billboard advertising

Billboard Firms Adams, Fairway Consider REIT Conversion, Merger

The evaluation is being driven by “both tax and valuation purposes,” Kevin Gleason, chief executive officer of both closely held companies.

(Bloomberg)—REIT investors may soon have a new billboard company to bet on.

Adams Outdoor Advertising and Fairway Outdoor Advertising are in the preliminary stages of exploring conversion to the real estate investment trust structure, Kevin Gleason, chief executive officer of both closely held companies, said in an interview. Fairway has been majority-owned by Chicago-based private equity firm GTCR LLC since 2015.

The evaluation is being driven by “both tax and valuation purposes,” Gleason said. REITs don’t pay federal taxes as long as they distribute at least 90 percent of their earnings as dividends, and the Internal Revenue Service has been willing to qualify rent from outdoor displays as income from real property, a necessity for REIT status. Separately, PricewaterhouseCoopers LLP has said companies facing a burden from interest-deductibility limits imposed by the new tax laws may be swayed to convert to the REIT status, in part because that limit is removed and interest becomes an entirely deductible rental expense.

Beyond REIT conversion, Gleason added that “everything is under consideration.” That includes a potential merger of Adams and Fairway, which would create the fourth-largest U.S. billboard company and a more sizable competitor to Lamar Advertising Co. and Outfront Media Inc., a REIT spun off from CBS Corp. in 2014. An initial public offering of a combined Adams and Fairway could follow, he said. The two companies, both based in Roswell, Georgia, have outstanding debt of roughly $750 million, according to data compiled by Bloomberg.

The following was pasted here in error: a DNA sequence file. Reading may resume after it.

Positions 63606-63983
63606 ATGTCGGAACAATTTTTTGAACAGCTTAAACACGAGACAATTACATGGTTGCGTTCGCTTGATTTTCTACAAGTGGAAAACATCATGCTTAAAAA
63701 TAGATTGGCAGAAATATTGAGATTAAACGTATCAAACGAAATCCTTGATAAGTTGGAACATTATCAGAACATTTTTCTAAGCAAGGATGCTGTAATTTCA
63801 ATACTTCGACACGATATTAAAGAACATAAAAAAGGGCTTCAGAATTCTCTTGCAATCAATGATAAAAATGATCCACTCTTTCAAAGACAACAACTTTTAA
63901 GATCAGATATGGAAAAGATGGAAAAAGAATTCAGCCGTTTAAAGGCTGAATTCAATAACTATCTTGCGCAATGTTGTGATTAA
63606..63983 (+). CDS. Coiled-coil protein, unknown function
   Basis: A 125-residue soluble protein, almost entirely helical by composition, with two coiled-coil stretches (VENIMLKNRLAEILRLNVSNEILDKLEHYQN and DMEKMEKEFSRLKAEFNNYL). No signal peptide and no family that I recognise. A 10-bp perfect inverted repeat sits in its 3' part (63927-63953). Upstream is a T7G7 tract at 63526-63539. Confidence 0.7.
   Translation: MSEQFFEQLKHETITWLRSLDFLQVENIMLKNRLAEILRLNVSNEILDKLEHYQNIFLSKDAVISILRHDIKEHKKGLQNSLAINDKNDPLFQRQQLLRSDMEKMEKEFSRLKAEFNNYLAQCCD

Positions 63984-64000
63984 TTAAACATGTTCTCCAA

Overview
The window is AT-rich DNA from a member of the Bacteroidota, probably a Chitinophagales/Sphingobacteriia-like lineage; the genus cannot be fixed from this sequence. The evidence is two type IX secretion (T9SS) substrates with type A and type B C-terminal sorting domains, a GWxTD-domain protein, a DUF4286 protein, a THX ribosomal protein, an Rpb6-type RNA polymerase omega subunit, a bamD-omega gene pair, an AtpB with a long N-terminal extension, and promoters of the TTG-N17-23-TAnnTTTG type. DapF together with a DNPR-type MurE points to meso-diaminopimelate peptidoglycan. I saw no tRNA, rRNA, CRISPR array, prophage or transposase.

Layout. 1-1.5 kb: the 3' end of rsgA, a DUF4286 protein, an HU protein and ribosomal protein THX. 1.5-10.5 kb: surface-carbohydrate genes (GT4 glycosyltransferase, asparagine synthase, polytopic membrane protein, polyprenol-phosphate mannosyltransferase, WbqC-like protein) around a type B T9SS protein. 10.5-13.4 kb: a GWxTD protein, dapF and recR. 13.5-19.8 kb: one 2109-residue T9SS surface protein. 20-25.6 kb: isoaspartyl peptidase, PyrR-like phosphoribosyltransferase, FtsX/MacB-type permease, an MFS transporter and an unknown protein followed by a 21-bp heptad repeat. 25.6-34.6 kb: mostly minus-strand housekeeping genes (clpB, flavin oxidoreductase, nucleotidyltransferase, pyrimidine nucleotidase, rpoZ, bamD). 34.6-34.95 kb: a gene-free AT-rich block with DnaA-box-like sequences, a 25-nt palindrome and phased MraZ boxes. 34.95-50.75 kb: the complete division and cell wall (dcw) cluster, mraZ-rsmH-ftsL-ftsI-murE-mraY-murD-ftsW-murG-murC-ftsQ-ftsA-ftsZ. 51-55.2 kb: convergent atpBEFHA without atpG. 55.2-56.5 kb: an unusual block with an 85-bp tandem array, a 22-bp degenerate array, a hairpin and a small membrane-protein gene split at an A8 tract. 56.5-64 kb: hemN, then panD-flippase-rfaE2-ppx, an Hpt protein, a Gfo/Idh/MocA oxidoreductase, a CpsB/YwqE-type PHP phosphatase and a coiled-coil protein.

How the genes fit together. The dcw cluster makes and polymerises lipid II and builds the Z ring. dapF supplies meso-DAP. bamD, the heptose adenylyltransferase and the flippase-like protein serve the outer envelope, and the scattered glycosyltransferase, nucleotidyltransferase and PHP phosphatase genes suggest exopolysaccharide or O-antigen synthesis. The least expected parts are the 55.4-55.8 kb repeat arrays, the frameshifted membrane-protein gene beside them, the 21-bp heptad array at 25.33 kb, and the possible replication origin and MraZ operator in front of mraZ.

Another company in the same industry, Clear Channel Outdoor Holdings Inc., may also provide REIT investors with a new alternative. On an earnings call earlier this month, Brian Coleman, the company’s treasurer, said it would be “desirous” to separate the company’s U.S. business in a way that would give it flexibility to become a REIT in the future.

Lamar trades at a premium to rivals Clear Channel Outdoor and France’s JCDecaux SA, which aren’t structured as REITs.

Still, “outdoor media REITs are still being under-appreciated by investors who don’t seem to fully recognize the stability and reliability of the cash flows,” said Stephen McNeely, a managing partner of Tantara Capital Partners and a director of Fairway. The sector trades at a discount to REITs that are currently favored by investors, such as those that operate data centers and communications towers.

Nevertheless, analysts are generally bullish on outdoor advertising. In a note to clients last month, Barrington Research Associates Inc. analysts led by James Goss said the medium “does not face the same pressure as television advertising in terms of viewer reach.” A shift to digital billboards and digital displays on transit systems has provided growth opportunities, the analysts said.

New REITs may sprout from industries other than outdoor advertising, according to Tim Bodner, real estate deals leader at PricewaterhouseCoopers. “We’re continuing to see auto dealers, retailers, technology, gaming and health-care-related companies with substantive portfolios of real estate evaluate whether they should pursue a REIT creation,” he said.

To contact the reporter on this story: Gillian Tan in New York at [email protected] To contact the editors responsible for this story: Daniel Taub at [email protected] Christine Maurus

© 2018 Bloomberg L.P

TAGS: REITs
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